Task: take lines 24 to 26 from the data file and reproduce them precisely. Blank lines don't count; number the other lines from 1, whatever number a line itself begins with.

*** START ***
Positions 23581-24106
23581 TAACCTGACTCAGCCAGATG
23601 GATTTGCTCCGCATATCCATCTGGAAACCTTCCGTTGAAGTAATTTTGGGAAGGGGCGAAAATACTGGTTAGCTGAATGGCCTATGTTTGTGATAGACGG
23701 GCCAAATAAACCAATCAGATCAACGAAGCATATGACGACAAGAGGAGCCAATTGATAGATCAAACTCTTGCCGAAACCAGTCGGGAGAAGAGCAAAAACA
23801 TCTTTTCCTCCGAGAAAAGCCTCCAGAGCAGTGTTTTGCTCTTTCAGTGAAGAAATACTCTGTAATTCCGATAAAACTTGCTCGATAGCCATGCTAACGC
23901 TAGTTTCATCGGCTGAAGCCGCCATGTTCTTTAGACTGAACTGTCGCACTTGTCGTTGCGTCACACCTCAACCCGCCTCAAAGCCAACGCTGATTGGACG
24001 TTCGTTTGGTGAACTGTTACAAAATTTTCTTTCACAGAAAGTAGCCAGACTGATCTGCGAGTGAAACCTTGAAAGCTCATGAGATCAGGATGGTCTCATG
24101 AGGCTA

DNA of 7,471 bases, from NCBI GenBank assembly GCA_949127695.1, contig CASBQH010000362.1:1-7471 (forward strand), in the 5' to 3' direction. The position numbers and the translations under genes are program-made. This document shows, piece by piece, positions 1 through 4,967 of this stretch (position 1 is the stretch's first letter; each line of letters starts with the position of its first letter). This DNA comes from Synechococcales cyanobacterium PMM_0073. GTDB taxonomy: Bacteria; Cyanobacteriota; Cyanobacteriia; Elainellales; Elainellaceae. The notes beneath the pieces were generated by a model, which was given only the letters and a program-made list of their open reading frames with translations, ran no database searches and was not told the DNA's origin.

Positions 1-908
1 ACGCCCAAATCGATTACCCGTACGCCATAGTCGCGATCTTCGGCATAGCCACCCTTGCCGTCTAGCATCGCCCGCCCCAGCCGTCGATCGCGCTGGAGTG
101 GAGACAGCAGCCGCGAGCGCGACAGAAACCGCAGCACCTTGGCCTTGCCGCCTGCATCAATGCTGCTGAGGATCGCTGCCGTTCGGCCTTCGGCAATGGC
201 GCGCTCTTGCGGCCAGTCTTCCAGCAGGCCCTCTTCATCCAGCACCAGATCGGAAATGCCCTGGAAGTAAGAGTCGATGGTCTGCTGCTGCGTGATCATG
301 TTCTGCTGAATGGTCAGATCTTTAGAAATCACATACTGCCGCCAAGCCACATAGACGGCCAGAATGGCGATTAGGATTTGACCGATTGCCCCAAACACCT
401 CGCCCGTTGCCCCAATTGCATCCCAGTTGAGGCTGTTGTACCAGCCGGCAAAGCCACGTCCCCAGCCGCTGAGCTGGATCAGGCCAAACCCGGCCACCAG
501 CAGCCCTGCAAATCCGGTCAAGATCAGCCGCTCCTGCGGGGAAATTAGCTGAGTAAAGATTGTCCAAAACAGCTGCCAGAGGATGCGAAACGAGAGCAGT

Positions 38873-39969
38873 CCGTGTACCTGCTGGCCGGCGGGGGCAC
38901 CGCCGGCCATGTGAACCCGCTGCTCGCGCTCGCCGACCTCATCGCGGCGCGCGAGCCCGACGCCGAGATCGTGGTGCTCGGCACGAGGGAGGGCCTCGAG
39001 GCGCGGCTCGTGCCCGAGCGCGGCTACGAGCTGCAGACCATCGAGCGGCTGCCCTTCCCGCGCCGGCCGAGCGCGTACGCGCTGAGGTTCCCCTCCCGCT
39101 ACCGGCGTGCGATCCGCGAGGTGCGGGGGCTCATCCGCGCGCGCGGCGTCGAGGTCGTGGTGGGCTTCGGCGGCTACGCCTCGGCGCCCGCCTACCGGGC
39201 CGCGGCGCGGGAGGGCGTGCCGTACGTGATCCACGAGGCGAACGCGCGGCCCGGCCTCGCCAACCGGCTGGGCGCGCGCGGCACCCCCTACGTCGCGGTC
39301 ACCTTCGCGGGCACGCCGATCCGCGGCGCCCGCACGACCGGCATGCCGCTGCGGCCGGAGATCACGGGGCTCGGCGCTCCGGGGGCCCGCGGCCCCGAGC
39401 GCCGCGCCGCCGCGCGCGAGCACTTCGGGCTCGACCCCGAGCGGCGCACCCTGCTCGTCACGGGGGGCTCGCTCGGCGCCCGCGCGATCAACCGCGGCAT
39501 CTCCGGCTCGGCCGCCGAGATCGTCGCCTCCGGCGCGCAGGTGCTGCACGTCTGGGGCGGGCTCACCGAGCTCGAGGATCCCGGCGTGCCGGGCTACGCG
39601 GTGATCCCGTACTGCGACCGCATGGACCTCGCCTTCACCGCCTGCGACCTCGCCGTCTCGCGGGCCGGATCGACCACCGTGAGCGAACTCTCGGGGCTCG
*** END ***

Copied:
39401 GCCGCGCCGCCGCGCGCGAGCACTTCGGGCTCGACCCCGAGCGGCGCACCCTGCTCGTCACGGGGGGCTCGCTCGGCGCCCGCGCGATCAACCGCGGCAT
39501 CTCCGGCTCGGCCGCCGAGATCGTCGCCTCCGGCGCGCAGGTGCTGCACGTCTGGGGCGGGCTCACCGAGCTCGAGGATCCCGGCGTGCCGGGCTACGCG
39601 GTGATCCCGTACTGCGACCGCATGGACCTCGCCTTCACCGCCTGCGACCTCGCCGTCTCGCGGGCCGGATCGACCACCGTGAGCGAACTCTCGGGGCTCG